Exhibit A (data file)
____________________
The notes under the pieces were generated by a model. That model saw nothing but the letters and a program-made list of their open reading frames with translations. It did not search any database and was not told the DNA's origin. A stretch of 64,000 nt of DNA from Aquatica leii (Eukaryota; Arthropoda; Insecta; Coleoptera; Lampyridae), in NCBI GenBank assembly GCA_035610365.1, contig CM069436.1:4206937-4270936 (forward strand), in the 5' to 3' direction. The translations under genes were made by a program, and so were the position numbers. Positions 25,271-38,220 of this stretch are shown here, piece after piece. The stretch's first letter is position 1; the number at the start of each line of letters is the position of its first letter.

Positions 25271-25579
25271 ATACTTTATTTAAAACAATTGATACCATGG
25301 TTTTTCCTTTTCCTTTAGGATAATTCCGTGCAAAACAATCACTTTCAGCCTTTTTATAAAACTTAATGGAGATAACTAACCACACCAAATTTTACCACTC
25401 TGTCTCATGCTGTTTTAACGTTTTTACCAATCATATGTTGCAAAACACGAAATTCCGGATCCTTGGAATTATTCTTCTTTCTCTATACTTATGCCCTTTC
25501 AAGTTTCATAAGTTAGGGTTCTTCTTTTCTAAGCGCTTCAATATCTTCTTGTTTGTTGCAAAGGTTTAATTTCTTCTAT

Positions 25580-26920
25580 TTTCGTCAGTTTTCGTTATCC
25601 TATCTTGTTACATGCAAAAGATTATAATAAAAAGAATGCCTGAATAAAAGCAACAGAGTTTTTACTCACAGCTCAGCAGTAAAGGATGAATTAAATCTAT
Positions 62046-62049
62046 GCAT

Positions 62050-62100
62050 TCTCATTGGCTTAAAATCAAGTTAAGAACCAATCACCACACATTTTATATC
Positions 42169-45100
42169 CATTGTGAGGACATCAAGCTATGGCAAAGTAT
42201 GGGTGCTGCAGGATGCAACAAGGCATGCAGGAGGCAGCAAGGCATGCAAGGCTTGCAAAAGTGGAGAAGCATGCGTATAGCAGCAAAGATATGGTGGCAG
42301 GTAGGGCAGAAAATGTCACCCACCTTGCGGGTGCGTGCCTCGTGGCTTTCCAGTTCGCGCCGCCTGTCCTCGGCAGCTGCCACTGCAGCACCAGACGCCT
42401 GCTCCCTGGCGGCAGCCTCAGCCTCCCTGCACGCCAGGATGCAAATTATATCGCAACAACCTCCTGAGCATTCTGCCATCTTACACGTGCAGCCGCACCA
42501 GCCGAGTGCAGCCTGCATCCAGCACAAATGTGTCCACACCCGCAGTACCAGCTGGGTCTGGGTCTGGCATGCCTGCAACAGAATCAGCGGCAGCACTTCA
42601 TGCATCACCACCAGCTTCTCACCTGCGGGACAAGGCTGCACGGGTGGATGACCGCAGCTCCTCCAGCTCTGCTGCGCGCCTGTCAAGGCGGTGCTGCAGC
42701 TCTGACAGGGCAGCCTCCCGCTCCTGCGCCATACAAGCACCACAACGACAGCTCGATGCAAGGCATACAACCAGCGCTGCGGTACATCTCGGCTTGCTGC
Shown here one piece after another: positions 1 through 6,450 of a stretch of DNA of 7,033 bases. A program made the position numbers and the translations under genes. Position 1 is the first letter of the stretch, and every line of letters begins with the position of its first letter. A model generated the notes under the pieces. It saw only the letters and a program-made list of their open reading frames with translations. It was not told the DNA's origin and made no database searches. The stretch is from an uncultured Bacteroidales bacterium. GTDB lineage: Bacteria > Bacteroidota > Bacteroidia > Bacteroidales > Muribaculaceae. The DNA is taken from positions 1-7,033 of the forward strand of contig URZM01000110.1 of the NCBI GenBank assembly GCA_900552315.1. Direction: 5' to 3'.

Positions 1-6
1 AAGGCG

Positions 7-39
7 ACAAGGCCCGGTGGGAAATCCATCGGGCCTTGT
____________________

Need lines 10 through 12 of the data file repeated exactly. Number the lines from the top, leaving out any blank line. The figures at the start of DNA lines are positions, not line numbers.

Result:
Positions 62046-62049
62046 GCAT

Positions 62050-62100